TILLAMOOK COUNTY DAILY WEATHER BRIEFING: Gordon’s Update – 1/18/22 – Weather, COVID Cases, Weekend Tsunami Event Recap

By Gordon McCraw, Tillamook County Emergency Manager

Tuesday, January 18, 2022, 9:15am

Weather

There is a ridge of high pressure to the west that weakened and flattened and as a result, a weak front is pushed across the area bringing light rain and drizzle this morning.  Winds today will continue to be light or calm, the high near 49.  We have a bit of a break this afternoon and tonight, lows near 41. The break will be brief as we expect another weak front to push in rain tomorrow with rain likely in the afternoon, still some light winds, highs near 50, rainy still tomorrow night, lows near 45.

The front finally pushes through with some moderate rain Thursday morning, the light winds continue, highs near 53, we could see some patchy rain or rainshowers in the afternoon Thursday that further diminish Thursday night, lows near 41.

Friday on a high pressure ridge will dominate the weather bringing fair, dry and mild conditions thru the weekend and into next week. We can expect mostly sunny days and partly cloudy nights starting Friday, the high temperatures peaking at 58 Saturday then cooling a little each day with Monday’s high expected to be around 54.

 

COVID numbers from today’s Community Call:

  • Weekend Case Count (1/14-1/16) – 64
  • 7 Day Count (1/9-1/15) – 189
  • 14 Day Count (1/2-1/15) – 316
  • January Case Count – 347
  • Total Case County – 2,774

Deaths – 55 (Unvaccinated 43, Vaccinated 11, Unknown status 1)

Outbreaks – 4 reportable out of 15 total

Tonga Volcano/Tsunami Event

So, this past weekend’s excitement was the Tonga Island underwater volcano eruption that took place at around 8:26 pm our time Friday night, January 14th.  It generated a tsunami that propagated across the Pacific affecting the west coast Saturday morning. The Tsunami Warning Center pushed out a Tsunami Advisory that provided some times the first wave would strike Newport (8:30AM) then Seaside (8:45AM).   A Tsunami Advisory is issued for tsunamis that are expected to be 1-3’ and warns of strong currents and dangerous waves at the beach and in harbors, bays, and marinas.   It states that people should stay out of and away from the water and shores.  It also gave a forecasted wave height of between 1 and 2.5’.  It also warned that the first wave was not the biggest.  Remember, just like when you drop a pebble in a bucket of water, it causes several ripples and tsunamis are the same way.  You will get a series of waves and sometimes the larger ones are not the first one.  This was the case back in 2011 with the Japan earthquake also.  Just like then, this recent event caused waves with about a 15-minute cycle time.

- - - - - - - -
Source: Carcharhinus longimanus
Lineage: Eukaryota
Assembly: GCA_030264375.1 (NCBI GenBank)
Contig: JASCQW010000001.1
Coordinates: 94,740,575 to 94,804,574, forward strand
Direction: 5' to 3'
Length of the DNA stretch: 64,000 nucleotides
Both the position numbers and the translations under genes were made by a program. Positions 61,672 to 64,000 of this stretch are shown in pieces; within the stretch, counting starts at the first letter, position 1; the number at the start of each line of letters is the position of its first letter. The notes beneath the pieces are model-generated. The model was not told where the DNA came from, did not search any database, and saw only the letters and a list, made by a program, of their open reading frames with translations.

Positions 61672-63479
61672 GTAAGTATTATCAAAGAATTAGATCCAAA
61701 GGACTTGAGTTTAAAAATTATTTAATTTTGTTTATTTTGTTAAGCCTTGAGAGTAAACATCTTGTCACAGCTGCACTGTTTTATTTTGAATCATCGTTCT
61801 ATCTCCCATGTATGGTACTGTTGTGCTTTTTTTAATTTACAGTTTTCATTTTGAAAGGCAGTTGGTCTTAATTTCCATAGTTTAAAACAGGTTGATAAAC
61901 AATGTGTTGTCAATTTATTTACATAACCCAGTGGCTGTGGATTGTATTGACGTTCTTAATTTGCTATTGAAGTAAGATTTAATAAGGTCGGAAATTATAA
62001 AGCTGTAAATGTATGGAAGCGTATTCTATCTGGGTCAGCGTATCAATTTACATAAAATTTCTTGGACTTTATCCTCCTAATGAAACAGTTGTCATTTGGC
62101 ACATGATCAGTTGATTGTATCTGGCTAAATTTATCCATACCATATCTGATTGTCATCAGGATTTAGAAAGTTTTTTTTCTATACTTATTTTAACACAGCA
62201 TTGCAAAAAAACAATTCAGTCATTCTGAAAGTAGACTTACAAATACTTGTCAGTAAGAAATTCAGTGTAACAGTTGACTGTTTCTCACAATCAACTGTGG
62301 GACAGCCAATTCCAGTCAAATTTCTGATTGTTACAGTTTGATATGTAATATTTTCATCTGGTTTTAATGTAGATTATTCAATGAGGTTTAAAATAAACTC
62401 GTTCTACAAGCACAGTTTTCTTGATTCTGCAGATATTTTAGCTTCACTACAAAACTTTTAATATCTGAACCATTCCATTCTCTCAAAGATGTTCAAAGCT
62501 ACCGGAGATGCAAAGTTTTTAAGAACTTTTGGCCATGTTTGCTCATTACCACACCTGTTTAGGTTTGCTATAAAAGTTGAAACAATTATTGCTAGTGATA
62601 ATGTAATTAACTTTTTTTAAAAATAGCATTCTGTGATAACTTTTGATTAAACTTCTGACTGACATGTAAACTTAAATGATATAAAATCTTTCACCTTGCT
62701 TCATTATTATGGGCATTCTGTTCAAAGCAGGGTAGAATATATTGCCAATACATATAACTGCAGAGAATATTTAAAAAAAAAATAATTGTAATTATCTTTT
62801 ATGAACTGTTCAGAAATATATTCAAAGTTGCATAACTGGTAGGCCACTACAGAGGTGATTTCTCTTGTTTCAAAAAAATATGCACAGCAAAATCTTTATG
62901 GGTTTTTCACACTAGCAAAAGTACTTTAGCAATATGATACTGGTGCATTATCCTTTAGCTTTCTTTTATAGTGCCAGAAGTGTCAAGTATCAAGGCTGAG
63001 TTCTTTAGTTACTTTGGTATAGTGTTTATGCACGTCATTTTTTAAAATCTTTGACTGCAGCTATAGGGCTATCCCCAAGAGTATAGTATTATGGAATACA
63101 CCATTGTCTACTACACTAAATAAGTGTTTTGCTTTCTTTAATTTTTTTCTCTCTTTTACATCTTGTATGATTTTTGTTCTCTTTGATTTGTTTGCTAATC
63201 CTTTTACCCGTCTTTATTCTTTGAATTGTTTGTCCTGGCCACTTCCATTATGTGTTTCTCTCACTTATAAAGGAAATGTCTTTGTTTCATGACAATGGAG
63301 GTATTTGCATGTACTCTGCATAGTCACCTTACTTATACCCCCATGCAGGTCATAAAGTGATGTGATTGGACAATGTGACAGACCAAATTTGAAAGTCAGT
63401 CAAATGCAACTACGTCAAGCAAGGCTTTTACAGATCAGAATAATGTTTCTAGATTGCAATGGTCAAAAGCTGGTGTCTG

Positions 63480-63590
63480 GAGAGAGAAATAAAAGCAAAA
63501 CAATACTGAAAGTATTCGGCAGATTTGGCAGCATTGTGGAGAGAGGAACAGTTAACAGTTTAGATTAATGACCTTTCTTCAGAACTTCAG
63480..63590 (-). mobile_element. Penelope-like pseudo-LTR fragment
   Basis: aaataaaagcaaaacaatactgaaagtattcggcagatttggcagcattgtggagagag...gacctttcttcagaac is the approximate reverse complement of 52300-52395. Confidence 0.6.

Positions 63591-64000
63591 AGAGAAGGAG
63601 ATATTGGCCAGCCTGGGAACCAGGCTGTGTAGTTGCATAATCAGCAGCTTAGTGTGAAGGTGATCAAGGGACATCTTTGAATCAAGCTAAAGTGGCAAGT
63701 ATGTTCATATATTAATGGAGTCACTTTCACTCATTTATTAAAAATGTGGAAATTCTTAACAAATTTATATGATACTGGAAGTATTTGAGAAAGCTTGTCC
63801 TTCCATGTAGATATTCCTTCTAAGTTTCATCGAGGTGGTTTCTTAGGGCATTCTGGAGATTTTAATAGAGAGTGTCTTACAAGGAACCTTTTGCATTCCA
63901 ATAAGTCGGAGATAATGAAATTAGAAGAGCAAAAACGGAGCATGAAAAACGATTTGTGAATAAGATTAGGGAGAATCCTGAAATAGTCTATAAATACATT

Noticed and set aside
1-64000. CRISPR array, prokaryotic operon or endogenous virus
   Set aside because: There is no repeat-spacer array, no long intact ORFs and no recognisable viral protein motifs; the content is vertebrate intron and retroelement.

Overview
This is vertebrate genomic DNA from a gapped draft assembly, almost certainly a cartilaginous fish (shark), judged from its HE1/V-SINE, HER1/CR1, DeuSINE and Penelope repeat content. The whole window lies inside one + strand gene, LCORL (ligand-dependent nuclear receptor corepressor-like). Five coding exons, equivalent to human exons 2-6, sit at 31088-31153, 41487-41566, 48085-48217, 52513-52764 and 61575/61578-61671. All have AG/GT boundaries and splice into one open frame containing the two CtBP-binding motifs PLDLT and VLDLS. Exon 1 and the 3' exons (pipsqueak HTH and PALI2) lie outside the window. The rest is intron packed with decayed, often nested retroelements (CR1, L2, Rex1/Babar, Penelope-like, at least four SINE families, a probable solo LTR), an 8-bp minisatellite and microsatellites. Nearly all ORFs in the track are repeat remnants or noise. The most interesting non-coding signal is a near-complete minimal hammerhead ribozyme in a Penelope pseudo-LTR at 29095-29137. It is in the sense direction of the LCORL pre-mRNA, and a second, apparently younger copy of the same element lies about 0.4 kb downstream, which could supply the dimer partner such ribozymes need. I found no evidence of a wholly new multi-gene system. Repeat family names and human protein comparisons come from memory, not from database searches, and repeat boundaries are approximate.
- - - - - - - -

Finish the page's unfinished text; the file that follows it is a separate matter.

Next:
Now for some takeaways from this and the Japan events.  First, because of our near shore topography, our coastline is not tsunami friendly. The Japan quake gave us a 2cm tsunami while areas to the south, Newport, Port Orford, Charleston, had waves in 2011 of over 6’ in some areas. With this event they experienced waves just over a foot while ours was less than a foot.  Part of this is due to a ridge that runs east to west in the Pacific that points toward that area and directs some of the tsunami energy into that area. What all this meant to me was we were likely to get a wave of less than a foot.